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After Doctor Outcry, Gynecology Board Rolls Back Male Patient Ban

The American Board of Obstetrics and Gynecology has reversed its months-old rule that largely barred its board-certified specialists from treating men after critics said it negatively affected important research.

The American Board of Obstetrics and Gynecology has reversed its months-old rule that largely barred its board-certified specialists from treating men after critics said it negatively affected important research.

Perhaps it was a policy that meant well, but the American Board of Obstetrics and Gynecology (ABOG) found itself rolling back a rule change late last month.

On Thursday, the association announced that it would allow its certified obstetricians and gynecologists to treat male patients—months after it changed its rules to bar it. More details:

About the change: In September, the ABOG board posted a narrow definition of obstetrics and gynecology, limiting board-certified OB/GYN doctors to seeing male patients only for things such as circumcision, fertility treatment, and treating transgender patients, according to Reuters. The definition specifically banned members from performing certain medical procedures on men. The definition was intended to ensure that the field remains a female-only specialty, according to The New York Times. While the certification is voluntary and not required for practice, such standards are often desired by practicing specialists.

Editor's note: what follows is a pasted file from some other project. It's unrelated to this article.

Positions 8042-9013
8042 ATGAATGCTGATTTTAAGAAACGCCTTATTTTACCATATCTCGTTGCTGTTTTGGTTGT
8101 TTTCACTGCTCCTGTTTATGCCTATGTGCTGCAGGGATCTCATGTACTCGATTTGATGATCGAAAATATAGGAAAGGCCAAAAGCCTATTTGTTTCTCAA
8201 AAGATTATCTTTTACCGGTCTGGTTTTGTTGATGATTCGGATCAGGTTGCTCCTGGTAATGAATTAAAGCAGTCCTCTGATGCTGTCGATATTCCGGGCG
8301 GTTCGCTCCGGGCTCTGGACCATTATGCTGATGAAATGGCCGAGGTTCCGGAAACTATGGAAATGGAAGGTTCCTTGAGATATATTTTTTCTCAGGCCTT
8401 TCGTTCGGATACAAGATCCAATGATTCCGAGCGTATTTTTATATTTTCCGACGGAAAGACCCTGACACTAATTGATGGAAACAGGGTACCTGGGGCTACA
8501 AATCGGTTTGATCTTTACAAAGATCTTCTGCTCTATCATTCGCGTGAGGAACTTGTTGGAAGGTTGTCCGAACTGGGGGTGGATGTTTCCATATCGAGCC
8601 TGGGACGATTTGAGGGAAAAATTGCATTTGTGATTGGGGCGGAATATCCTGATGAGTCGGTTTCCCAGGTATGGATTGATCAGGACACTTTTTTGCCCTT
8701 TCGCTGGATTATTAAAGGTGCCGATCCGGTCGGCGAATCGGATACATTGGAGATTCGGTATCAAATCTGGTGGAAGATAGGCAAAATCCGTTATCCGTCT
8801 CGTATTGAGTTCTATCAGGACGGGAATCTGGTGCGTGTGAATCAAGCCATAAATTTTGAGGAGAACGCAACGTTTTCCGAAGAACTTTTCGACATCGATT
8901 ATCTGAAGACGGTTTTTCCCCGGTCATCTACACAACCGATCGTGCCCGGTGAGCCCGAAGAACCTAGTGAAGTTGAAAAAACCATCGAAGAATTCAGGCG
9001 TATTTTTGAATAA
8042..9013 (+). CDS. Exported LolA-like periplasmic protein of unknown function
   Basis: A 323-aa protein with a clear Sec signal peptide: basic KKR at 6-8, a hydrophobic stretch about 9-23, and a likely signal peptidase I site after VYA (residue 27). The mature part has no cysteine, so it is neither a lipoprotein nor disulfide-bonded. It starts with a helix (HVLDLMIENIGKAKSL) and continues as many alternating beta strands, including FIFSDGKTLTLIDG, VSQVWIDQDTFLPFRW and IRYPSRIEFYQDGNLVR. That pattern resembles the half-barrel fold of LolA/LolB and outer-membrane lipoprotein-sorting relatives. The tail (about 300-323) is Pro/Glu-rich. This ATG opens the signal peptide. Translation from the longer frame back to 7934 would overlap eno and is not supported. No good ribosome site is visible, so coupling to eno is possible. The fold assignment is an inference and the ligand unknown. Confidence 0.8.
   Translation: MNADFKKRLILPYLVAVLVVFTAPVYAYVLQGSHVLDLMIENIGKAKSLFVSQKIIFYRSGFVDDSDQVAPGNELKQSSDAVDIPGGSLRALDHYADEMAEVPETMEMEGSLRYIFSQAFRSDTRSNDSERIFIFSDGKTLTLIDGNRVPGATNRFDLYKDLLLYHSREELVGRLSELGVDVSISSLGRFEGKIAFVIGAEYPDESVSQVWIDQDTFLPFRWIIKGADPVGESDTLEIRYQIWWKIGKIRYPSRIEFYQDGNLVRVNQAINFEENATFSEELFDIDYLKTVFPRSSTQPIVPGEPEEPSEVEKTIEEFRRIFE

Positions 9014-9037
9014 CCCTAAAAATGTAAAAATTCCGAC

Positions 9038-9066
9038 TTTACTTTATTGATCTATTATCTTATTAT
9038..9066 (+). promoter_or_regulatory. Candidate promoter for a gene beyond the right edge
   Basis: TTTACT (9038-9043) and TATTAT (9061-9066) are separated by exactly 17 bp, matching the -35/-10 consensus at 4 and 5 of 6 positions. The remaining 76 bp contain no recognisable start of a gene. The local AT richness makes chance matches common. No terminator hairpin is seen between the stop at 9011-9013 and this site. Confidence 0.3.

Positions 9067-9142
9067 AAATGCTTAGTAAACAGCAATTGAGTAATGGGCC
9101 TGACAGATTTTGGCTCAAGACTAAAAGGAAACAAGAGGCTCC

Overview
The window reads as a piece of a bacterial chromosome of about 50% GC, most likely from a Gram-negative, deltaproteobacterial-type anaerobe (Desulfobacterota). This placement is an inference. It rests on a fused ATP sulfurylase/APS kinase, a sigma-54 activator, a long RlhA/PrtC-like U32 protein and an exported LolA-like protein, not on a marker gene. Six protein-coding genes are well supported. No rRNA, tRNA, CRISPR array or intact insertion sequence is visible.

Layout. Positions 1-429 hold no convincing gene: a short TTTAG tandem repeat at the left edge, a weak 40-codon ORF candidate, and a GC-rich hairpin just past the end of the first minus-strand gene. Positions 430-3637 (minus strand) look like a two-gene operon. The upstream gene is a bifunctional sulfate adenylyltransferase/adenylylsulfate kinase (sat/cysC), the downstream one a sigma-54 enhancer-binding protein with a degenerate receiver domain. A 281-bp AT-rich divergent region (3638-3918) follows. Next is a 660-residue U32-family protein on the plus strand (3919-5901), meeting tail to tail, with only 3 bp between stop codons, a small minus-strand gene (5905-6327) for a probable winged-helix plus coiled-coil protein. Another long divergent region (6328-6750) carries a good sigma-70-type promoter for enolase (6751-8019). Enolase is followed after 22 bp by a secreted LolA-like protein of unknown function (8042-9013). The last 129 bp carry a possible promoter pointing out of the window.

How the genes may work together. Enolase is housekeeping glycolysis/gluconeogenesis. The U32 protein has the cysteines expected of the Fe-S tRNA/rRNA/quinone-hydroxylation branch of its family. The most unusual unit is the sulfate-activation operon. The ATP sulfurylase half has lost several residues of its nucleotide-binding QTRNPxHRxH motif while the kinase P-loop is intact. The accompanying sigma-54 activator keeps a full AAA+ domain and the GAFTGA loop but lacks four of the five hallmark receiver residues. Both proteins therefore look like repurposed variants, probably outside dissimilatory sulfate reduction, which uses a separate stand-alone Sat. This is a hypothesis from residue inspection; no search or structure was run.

Research faces challenges: Soon after the ban was implemented, a number of researchers, such as Boston Medical Center’s Dr. Elizabeth Stier, said that the new rules threatened important medical research in areas outside the realm of gynecology where their expertise could be a benefit. In Stier’s case, her research on anal cancer was threatened. “My main issue here is that I don’t think my patients are going to get the follow-up that they need, and I think they’re going to be lost to care, and we take care of a very vulnerable patient population,” she told the Times regarding the issue in November.

Rolling back the decision: Days after the Times published its story, ABOG announced it was softening the rules. Then last week, the association published a revised decision canceling the requirement that board-certified OB/GYNs treat only women, and revised the requirement that they devote at least 75 percent of their practice to obstetrics and gynecology down to one stating that certified doctors “must devote the majority of their practice to the specialty of Obstetrics and Gynecology.”

In a statement, ABOG emphasized that the new rules do not imply that the association endorses research outside of the doctor’s specialty, but that the issue (which it said affected only a small percentage of its membership) was taking away from the group’s work. “This issue became a distraction from our mission to ensure that women receive high quality and safe health care from certified obstetricians and gynecologists,” stated Dr. Larry Gilstrap, ABOG’s executive director, in the press release announcing the change.

(iStock/Thinkstock)

Ernie Smith

By Ernie Smith

Ernie Smith is the social media journalist for Associations Now, a former newspaper guy, and a man who is dangerous when armed with a good pun. MORE

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